Elizabeth L. Hillman, President of Mills College, has been appointed President and Executive Secretary of the 9/11 Memorial & Museum in Lower Manhattan.
The board made the position official Thursday, announcing that Hillman, 54, who served as a US Air Force space operations officer in the 1990s before becoming a law professor in the 2000s, would be the third person to lead the organization and would begin in October. She replaces one of the museum’s founders, Alice M. Greenwald, who said in December she was stepping down after 16 years there.
Former New York City Mayor Michael R. Bloomberg, who serves as the institution’s chair, said in a statement that Hillman “brings a rare set of skills from her experience as a college president, leading large institutions during challenging times, as a veteran still trusted by our armed forces, as a historian whose deep sense of service stems from a lifelong commitment to learning, and as a trailblazer who has fought for justice and equality throughout her career.”
Other board members celebrated Hillman’s military experience, such as Adm. William H. McRaven, a retired trustee, who said in a statement that this background prepared her “to lead this institution and to fulfill this sacred responsibility” to ensure that new generations understand what happened in 2001.
“With the selection of Beth Hillman,” Greenwald said in a statement, “both the museum and memorial will continue to thrive in service to our nation as a pioneering place of remembrance, education and inspiration.”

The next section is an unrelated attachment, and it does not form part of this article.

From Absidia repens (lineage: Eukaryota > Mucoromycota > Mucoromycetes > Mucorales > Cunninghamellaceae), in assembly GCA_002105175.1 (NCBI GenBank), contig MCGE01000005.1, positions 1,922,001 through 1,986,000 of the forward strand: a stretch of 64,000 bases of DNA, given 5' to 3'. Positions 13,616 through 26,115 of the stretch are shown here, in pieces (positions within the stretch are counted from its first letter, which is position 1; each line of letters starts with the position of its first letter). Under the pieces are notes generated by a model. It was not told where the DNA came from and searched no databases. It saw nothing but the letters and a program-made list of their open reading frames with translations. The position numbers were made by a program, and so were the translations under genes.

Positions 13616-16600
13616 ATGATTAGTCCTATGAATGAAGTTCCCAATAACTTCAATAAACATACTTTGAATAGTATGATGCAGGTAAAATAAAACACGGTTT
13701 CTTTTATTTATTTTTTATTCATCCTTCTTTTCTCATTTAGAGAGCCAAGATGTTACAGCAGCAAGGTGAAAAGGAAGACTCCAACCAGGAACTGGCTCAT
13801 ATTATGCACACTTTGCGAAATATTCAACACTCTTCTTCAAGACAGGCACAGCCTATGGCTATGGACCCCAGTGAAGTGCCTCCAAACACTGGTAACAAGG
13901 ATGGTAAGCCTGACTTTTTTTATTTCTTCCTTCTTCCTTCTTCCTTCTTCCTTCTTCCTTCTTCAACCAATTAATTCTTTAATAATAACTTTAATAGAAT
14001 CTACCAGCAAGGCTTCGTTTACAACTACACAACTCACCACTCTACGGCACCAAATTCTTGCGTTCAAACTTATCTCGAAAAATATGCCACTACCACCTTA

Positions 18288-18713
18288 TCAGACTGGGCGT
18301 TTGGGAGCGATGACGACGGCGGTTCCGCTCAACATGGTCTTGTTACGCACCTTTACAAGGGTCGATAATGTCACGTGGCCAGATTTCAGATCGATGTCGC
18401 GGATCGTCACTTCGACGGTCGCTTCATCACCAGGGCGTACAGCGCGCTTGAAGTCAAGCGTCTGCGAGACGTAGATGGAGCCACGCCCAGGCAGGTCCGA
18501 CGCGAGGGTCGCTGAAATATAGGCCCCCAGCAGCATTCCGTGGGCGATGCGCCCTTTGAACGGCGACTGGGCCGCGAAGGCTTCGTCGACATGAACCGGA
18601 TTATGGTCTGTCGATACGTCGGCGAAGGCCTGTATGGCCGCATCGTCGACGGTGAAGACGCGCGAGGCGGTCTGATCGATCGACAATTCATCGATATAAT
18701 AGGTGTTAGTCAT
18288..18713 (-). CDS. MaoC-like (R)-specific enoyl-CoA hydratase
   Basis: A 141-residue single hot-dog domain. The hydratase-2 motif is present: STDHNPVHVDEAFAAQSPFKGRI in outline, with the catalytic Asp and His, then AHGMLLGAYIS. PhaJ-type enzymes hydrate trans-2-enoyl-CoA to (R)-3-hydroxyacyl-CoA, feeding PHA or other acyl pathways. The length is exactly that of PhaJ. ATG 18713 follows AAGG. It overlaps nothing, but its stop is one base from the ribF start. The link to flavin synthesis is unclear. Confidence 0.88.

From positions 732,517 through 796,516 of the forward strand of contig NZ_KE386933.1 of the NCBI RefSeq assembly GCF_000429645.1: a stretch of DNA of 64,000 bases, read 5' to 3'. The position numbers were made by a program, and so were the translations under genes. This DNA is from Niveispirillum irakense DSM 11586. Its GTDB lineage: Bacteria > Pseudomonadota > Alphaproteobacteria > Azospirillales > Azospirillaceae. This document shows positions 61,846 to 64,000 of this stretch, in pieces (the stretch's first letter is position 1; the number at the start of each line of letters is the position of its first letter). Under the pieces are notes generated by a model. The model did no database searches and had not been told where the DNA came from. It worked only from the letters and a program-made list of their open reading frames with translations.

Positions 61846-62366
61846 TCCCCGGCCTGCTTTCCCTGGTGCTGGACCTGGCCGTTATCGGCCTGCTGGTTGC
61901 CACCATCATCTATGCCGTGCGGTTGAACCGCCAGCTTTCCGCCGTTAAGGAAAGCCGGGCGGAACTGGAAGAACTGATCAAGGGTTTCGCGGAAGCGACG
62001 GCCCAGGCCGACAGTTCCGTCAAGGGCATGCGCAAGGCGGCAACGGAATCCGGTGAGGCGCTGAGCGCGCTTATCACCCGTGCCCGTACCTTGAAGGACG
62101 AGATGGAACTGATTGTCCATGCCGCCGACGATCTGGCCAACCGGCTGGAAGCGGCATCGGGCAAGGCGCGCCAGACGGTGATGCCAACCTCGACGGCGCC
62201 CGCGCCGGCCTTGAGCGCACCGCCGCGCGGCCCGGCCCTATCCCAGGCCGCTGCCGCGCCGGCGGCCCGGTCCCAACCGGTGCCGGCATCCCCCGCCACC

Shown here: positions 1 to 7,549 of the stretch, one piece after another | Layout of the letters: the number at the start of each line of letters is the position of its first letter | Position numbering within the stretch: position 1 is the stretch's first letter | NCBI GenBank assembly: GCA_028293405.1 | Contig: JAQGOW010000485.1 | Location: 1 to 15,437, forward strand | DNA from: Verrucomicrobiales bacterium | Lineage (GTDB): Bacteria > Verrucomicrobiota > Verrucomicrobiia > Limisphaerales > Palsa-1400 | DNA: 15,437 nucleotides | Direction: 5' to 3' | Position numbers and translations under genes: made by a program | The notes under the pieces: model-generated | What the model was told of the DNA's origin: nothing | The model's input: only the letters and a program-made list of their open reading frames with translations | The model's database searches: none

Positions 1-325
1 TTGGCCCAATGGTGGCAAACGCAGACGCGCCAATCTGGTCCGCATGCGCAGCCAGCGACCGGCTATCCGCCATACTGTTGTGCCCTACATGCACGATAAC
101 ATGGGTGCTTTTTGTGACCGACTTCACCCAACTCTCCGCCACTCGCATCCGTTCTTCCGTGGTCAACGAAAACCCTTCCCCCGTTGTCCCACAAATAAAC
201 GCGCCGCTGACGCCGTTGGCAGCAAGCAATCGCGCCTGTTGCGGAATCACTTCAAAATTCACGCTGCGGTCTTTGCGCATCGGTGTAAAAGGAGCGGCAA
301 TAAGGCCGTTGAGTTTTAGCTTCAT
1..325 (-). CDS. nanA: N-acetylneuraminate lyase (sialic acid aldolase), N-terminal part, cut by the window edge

Still, Hillman is an unconventional choice to lead an organization that has struggled to sustain its heavy spending, win back viewership and retain employees in recent years. She has never worked for a museum, and while she was president of Mills College in California, the college merged with Northeastern University because of low enrollment and tight finances. In July, the Oakland City Council passed a resolution calling for an investigation into the merger, calling it “sudden, confusing and conducted with very little transparency.”
When you consider making changes in institutions, Hillman said in an interview, “there are some implications that are sometimes hard on people.”
“I’m really happy with the results,” she added. “We saved jobs and created new avenues for students.”
When a recruitment firm approached Hillman to ask if she would be interested in running the institution, she had not yet visited the galleries, but was quick to correct that.
“It’s a remarkable story of resilience,” Hillman said as she reflected on her visit, adding that she wanted to see the museum “continue to tell the powerful and impactful story of 9/11 to new audiences.” reach.”
Critics of the museum’s past leadership were cautiously optimistic that Hillman’s outsider’s perspective and background in military justice — she had experience of sexual violence and gender issues in the military — would help the curators write the institution’s next chapter. After all, little has changed at the site’s galleries since it opened in 2014.
Elizabeth Miller, the daughter of a firefighter who died on 9/11 and a former museum employee, said Hillman should think again about how the day’s story is told. “Most of the time, change can be uncomfortable,” she said. “But I want to go to a museum where messages of peace and inclusivity are present.”